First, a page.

Criticism as China downplays its own school attack

TERRIL YUE JONES AND SALLY HUANG
Last updated 10:01 20/12/2012
Reuters

Surveillance video captures an attack at a school in central China, where a knife-wielding man slashed 22 children.

Relevant offers

World

Amid escalating Russia crisis, US President Donald Trump considers major staff changes Two US men stabbed to death on train trying to stop anti-Muslim rant Manchester bombing: Abedi's brother 'planned attack on UN special envoy' Schapelle Corby plays cat and mouse with media after arrival in Australia Why the FBI is interested in Jared Kushner's meetings with Russians In terror attacks and disasters, today's children are more resilient than we think British police release new photos of Manchester attacker from night of deadly bombing Ignore the kiwi on the tin: World-famous Kiwi shoe polish is 100 per cent Australian US President Donald Trump calls first trip abroad 'home run' as challenges await What if Donald Trump pulls US from climate deal? Doesn't look good for Earth

As the United States debates its gun laws after the Newtown school massacre, China is doing its own political soul-searching after a shocking knife attack on a Chinese elementary school.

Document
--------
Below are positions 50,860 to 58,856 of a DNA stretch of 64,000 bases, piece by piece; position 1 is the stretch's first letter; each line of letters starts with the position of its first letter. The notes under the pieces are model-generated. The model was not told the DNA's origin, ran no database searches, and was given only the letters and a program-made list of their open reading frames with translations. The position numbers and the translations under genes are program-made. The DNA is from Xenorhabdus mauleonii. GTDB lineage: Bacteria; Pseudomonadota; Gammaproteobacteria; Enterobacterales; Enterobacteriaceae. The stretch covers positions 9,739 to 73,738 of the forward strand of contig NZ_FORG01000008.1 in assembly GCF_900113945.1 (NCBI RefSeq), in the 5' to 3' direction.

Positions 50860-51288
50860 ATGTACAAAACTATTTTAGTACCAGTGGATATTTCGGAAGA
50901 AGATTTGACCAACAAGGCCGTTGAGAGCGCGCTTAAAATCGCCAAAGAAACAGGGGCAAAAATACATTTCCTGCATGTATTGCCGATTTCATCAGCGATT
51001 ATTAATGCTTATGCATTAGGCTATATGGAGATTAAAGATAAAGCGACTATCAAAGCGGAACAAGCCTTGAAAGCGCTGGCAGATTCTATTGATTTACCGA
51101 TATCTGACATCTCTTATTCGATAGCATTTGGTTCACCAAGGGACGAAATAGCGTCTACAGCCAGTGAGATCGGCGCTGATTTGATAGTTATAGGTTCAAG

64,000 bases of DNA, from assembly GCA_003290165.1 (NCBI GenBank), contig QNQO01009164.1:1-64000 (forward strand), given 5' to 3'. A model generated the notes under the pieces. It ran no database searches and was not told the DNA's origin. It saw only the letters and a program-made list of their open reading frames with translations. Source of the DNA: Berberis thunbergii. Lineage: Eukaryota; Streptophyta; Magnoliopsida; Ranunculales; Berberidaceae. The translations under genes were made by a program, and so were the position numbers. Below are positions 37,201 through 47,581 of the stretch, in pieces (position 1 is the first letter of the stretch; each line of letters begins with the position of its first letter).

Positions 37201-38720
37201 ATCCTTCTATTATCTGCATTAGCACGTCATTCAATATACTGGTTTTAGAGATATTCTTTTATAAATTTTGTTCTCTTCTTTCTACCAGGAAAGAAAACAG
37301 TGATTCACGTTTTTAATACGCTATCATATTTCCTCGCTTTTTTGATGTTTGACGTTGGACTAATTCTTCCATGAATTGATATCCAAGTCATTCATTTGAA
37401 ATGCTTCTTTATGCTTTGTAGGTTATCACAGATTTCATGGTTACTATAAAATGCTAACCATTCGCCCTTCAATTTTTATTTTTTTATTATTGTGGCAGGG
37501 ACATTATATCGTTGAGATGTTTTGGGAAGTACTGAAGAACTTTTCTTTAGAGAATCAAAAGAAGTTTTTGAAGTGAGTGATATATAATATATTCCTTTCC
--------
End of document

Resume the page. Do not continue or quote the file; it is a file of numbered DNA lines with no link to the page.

On the same day as the Newtown shooting, a crazed man broke into a school building in central China, stabbing and slashing 23 pupils in an attack that, although not fatal, lit up the internet - but barely registered with official state media.

Instead, media gave top coverage to the US shooting and barely mentioned the Henan school attack, a decision that has drawn sharp criticism of the ruling Communist Party's readiness to reflect on the ills of US society but not on China's own.

"On the same day as the US shooting, 22 children were slashed at the school in Henan, but mainstream media were virtually mute on this. Are the lives of Chinese children worthless to them?" a microblog user wrote in one of many such posts.

According to China Digital Times, a website following social and political developments in China and run by the University of California, the government's central propaganda department ordered all official media to downplay the Henan attack.

The internet criticism of official media coverage follows the installation last month of a new Communist Party chief, Xi Jinping, who has signalled a more open style of leadership and told the media not to shy away from focusing on genuine news.

However, last week's Henan attack has been largely missing from Chinese newspaper and TV reports. The Xinyang Daily, whose circulation area includes the school, devoted its page-one story on Monday to lauding the local education system without mentioning the attack, according to the Global Times newspaper.

The Xinyang paper later apologised for the story.

Ad Feedback

- Reuters

Special offers

Featured Promotions

Sponsored Content